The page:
The Conservative strategy is to implement a limited package of cuts immediately, with a view to reducing the National Insurance hike due next year and provide more help to business. They argue that increasing National Insurance is a ‘tax on jobs’ that will hinder any economic recovery we may see in 2011. It is equivalent to having our hypothetical family cut-back on unnecessary expenditure and leave their tenant’s rent alone to ensure he does not leave.

The Liberal Democrats propose to introduce a fairer tax system which would mean that the first £10,000 of an individual’s income would be tax-free. To fund it they would look to cutting back on large capital projects and doing away with the UK’s nuclear Trident deterrent. The Lib Dem family would renege on sprucing-up the tenant’s accommodation and cancel their insurance policies to help stretch their income.

None of the above strategies provide a solution; but they do permit voters to judge the type of government that might be expected by electing  a particular party.

The Labour strategy is for more of the same laisez faire policies, which, it could be argued, are the main cause of our current position. The party continues to rely upon optimistic forecasts of the economy as a reason for doing nothing – just as our Labour family chooses to do nothing in the belief that their incomes will rise. During this recession, every forecast that the Labour government made for the economy was revised downwards.

Labour could be right. The economy may be returning to growth; but what if it is not? And their do-nothing strategy does not take into account the 2011 tsunami that will be breaking upon our shores.

The Conservative strategy indicates a government determined to take control of the situation and begin paying-down the country’s debt. It is the only strategy, amongst all political parties, that recognises the importance of planning for the unforeseen. Moreover, it is the only strategy that recognises the intimate connection between swingeing cuts, unemployment, and the necessity to ensure employers can afford to take-on staff. It also suggests a government that is prepared to be autocratic to deal with the situation it is faced with.

The Liberal Democrat strategy does not appear to be a real strategy at all. Instead it appears to be a promise of ‘committee’ driven, intellectual, government, which is mainly concerned with tinkering around with current legislation to produce a more equitable society. Such ambitions may be laudable; but they do not address the fundamental problem that this country now faces. It suggests a government that would spend most of its time discussing various options – rather than getting things done.

While Rebecca Focuses On Local Issues, The Echo Gives Its Front Page To Bob

THIS YEAR’S GENERAL ELECTION CAMPAIGN is likely to be remembered by residents as that in which the main party candidates struggled to have their messages heard above Spink’s clamour for attention from the local press.

On Tuesday, the Echo duly obliged – choosing to ignore a national perspective on its Save Canvey Pool campaign that the Conservative candidate, Rebecca Harris, had provided the previous day.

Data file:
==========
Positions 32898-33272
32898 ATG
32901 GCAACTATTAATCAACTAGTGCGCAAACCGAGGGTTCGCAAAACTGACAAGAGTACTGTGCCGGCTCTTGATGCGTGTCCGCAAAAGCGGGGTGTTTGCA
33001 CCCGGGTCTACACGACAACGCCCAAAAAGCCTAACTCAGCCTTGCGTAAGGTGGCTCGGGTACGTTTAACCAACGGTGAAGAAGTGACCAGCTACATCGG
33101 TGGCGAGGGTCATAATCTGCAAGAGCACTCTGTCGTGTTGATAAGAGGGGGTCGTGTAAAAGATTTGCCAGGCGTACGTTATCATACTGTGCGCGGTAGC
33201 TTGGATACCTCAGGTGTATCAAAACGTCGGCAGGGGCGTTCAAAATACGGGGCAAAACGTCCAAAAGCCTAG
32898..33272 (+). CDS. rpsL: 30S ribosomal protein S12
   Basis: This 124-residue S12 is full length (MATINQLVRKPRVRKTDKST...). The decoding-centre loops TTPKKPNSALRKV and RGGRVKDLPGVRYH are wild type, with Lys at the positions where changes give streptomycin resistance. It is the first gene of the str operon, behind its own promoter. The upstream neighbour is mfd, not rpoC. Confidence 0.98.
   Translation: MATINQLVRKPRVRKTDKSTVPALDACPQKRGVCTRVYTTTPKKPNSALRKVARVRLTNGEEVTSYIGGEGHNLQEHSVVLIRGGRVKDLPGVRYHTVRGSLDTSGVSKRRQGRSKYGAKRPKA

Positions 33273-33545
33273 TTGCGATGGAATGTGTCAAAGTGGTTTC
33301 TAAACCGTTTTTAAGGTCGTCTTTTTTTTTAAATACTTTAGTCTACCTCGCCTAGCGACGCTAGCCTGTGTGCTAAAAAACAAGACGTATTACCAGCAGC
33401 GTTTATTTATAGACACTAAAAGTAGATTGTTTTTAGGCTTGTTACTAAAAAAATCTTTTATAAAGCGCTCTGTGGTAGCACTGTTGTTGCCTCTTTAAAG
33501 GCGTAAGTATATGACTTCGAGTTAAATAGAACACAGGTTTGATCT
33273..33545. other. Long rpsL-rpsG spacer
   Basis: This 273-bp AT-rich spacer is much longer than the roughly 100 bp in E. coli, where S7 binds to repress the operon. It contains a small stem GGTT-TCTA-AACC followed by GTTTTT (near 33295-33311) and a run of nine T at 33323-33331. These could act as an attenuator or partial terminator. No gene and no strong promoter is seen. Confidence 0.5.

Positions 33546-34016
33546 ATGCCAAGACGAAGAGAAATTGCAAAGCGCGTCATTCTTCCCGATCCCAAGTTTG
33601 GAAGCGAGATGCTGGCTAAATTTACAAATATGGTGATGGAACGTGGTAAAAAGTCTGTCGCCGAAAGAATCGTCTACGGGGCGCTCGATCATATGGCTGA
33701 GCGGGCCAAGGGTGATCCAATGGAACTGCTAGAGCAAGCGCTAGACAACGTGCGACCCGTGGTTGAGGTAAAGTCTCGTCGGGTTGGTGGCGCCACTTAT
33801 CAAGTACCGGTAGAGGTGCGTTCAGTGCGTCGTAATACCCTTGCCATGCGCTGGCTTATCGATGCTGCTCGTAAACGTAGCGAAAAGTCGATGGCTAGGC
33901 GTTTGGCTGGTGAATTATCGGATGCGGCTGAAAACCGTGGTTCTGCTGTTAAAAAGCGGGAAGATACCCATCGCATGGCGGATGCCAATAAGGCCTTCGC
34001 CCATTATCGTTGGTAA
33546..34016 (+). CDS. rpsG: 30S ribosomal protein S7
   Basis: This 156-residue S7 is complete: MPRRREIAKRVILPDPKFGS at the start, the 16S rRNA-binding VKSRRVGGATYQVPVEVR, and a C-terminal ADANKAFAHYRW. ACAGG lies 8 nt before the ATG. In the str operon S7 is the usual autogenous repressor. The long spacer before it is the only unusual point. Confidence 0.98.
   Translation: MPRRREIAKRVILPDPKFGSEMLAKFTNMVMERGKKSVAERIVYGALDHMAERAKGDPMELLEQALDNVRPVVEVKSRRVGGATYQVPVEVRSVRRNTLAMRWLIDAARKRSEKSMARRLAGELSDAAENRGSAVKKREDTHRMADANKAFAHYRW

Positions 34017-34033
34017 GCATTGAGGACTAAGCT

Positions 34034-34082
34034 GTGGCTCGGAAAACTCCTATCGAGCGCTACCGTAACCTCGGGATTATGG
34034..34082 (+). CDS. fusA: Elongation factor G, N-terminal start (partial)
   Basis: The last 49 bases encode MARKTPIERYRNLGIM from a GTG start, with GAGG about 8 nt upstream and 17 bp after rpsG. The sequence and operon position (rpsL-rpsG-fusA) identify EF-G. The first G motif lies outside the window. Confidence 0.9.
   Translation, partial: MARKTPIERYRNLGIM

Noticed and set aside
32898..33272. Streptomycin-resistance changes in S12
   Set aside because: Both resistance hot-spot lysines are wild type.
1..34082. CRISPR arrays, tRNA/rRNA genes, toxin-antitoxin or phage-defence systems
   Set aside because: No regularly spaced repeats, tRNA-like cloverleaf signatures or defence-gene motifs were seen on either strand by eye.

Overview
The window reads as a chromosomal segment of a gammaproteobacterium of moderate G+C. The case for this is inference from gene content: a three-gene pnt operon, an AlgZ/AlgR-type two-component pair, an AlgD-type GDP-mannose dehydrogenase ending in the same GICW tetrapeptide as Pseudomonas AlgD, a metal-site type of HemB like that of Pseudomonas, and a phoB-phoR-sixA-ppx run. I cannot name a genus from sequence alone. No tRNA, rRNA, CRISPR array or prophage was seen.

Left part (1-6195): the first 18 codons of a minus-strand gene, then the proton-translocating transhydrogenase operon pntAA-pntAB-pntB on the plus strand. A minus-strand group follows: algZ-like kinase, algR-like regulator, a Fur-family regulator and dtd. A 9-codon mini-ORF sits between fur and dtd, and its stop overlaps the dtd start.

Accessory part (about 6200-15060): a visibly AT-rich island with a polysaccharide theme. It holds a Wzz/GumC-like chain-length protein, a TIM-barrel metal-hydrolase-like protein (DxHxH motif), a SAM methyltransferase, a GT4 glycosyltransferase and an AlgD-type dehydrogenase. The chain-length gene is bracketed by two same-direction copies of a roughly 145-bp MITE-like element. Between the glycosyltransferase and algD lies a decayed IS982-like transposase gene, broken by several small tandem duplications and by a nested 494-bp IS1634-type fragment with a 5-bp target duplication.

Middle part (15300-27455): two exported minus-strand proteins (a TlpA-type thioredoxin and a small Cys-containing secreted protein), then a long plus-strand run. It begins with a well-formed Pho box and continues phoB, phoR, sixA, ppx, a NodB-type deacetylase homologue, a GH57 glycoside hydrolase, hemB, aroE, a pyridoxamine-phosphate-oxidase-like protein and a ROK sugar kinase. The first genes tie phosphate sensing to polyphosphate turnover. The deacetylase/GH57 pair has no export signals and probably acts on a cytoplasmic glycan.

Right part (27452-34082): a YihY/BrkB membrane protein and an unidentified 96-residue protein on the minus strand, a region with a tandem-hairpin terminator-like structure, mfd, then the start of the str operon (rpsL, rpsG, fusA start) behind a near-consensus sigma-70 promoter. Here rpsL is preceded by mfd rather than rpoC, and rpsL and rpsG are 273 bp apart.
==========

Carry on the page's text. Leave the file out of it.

While Rebecca was explaining to the Shadow Justice Secretary, Dominic Grieve, how fears over excessive Health and Safely legislation – and the growing compensation culture – had threatened the future of one of Canvey’s tidal pools; Gail Boland, Spink’s partner, was on the phone to the local police demanding that they arrest Bill Sharp over a ‘public order offence.’

It seems that Bill Sharp had waived an A3 poster of the Conservative candidate at Bob and Gail when they drove past him in their ‘battle-bus’ (proclaiming Bob Spink as an independent) on Sunday.

The two conspirators must have thought long and hard about using the incident when they returned home that night – and made their decision to get the police involved the following morning.

It appears that, to Spink and Boland, waiving Rebecca’s campaign poster at them is equivalent to a traditional English bowman’s salute, which I, and many other residents, may have performed in similar circumstances.

Of course, the Echo had a duty to report the incident – and had they had time they might also have considered the other point that Rebecca was making about a Conservative government: that it would bring an end to the culture of excessive litigation, while, at the same time, giving legal safeguards to those who really need them. But the appropriateness of her remark was apparently lost upon them as they devoted their whole front page, and a page-two column, to their ‘Tory’s arrest after spat with Spink’ leader.

On Wednesday, Sarah Calkin (an Echo staff reporter) decided to take-up space at the top of page-five to throw her own support behind Spink.

Casting around for a theme, she chose to report on UKIP’s support-ad for Spink in the Southend Standard. Bob could not have wished for more. UKIP had paid for the Standard’s advert – and now Calkin was reiterating its statements here (for nothing). She was even good enough to quote him in one of his biggest lies. (Can you spot it?.. Oh, no… There’s another one… Better make it: can you spot them?).

One thing is for sure, Bob Spink is spending a lot of money on his campaign. Unless I have been singled-out for special attention, his campaign literature was delivered to me by second-class post in a white Christmas-card envelope. (All my other candidate literature has been painstakingly delivered by hand to save on costs).

Is there a story here? His glossy A4 literature, which neither the Tories or Labour can match, certainly contains some whoppers – so perhaps he has no choice but to keep the envelopes’ contents concealed from postmen. But I particularly like the way in which he continues to promote his endorsement by John Mann MP.

Peas and a single pod come to mind…

Now That The TV Debates Are Over: How Do You Intend To Vote?..

47 UK Candidates Endorsed By Martin Bell’s Independent Network

SOME RESIDENTS wishing to cast their votes for an independent parliamentary candidate in this year’s elections may still be under the illusion that Bob Spink is a valid independent candidate. However, the fact is he has not been endorsed by the Independent Network, an organisation set-up by Martin Bell to vet all independent candidates on the public’s behalf.

Endorsement applications closed on Tuesday, 13th April, and a full list of the independent candidates standing in this year’s parliamentary elections are now available on the organisation’s Website.